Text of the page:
The shift in the cultural apprehension of tattoos is a relatively recent phenomenon. Tattoos have been dubbed "chav stamps" with those worn by ladies called "slag-tags" by censorious folk. It's as though the simple act of having a mark on your skin makes you a vulgarian. When Robbie Williams and David Beckham began to acquire multiple inkings in the 1990s, you could hear middle-class mutterings of "Breeding will out".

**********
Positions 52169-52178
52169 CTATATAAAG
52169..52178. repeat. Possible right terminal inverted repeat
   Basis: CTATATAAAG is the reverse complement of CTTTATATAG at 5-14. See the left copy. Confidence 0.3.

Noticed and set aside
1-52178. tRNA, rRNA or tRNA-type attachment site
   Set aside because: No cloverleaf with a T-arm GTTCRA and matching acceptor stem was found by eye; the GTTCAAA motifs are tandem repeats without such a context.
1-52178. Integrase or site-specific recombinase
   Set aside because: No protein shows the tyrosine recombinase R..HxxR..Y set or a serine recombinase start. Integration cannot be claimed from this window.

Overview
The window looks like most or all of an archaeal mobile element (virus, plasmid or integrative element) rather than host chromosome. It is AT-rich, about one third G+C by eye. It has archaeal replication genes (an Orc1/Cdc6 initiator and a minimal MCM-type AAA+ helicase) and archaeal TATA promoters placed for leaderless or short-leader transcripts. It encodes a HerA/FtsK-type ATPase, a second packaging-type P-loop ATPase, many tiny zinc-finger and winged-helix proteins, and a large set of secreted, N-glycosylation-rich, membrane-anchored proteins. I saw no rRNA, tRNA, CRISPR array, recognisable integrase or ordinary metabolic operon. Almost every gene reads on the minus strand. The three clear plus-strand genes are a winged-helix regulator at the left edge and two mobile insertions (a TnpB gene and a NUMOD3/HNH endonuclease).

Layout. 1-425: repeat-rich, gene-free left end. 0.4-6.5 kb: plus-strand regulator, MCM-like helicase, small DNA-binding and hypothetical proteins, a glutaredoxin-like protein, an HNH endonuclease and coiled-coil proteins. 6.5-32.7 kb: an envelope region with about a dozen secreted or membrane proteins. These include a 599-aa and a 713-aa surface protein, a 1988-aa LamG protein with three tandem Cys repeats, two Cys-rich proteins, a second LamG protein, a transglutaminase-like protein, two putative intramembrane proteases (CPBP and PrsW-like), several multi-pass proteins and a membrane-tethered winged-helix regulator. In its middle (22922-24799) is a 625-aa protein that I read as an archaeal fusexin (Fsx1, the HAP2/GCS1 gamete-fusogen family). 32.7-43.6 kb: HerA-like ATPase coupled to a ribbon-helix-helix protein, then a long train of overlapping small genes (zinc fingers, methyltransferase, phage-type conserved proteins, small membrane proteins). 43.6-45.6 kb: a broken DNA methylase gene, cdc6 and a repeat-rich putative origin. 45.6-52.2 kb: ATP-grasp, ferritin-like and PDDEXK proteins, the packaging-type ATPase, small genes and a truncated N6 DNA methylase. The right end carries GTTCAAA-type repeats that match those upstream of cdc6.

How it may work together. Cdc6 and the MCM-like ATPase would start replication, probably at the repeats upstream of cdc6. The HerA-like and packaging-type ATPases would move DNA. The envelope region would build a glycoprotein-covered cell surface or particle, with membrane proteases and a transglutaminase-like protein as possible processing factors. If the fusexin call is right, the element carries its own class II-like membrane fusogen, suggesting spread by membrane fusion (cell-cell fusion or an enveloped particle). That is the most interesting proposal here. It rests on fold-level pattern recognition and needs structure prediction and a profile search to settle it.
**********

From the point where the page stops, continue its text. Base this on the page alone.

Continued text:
Footballers, cricketers, singers, actors and television stars all started to adopt biker-chic illustrations on their flesh. It didn't make tattoos seem classy; but it made them seem cool. When Amy Winehouse appeared with new tattoos, the trashy girls splashed on her arms were the quintessence of British proletarian sauciness.Vogue published an article in 2008 suggesting that tattoos were becoming ubiquitous and unstoppable among the posher classes. And when in 2010 the Prime Minister's wife started showing off her epidermal porpoise, it became hard to convince the world that tattoos are still the province of criminals, sailors and white van drivers. The history of the tattoo is more complex and polycultural than you'd think, however. From Siberia to Italy, from Egypt to Japan, as much as 5,000 years ago, mummified corpses have been found with dots, dashes and geometric patterns inked on their skin. It's generally held that the Polynesians perfected the most complex and accomplished tattoos of the ancient world. The word tattoo comes from Tahiti and entered the English language in the captain's log on Captain Cook's ship, Endeavour. So many sailors returned to England bearing tattoos, so many explorers came home with Polynesian tribesmen, to exhibit them at fairs as "painted savages", that a vogue for self-inked adornment began. By the 1860s, most British ports could boast at least one professional tattooist. It was a vogue to which even royalty became attracted. In 1862, the Prince of Wales, later to ascend the throne as Edward VII, extended his brawny arm and had a Jerusalem Cross tattoed on it. Soon everyone was showing off their tats.